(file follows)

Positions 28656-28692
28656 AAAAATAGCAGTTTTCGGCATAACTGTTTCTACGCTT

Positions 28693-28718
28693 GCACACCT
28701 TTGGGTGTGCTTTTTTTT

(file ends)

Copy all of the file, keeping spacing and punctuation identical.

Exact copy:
Positions 28656-28692
28656 AAAAATAGCAGTTTTCGGCATAACTGTTTCTACGCTT

Positions 28693-28718
28693 GCACACCT
28701 TTGGGTGTGCTTTTTTTT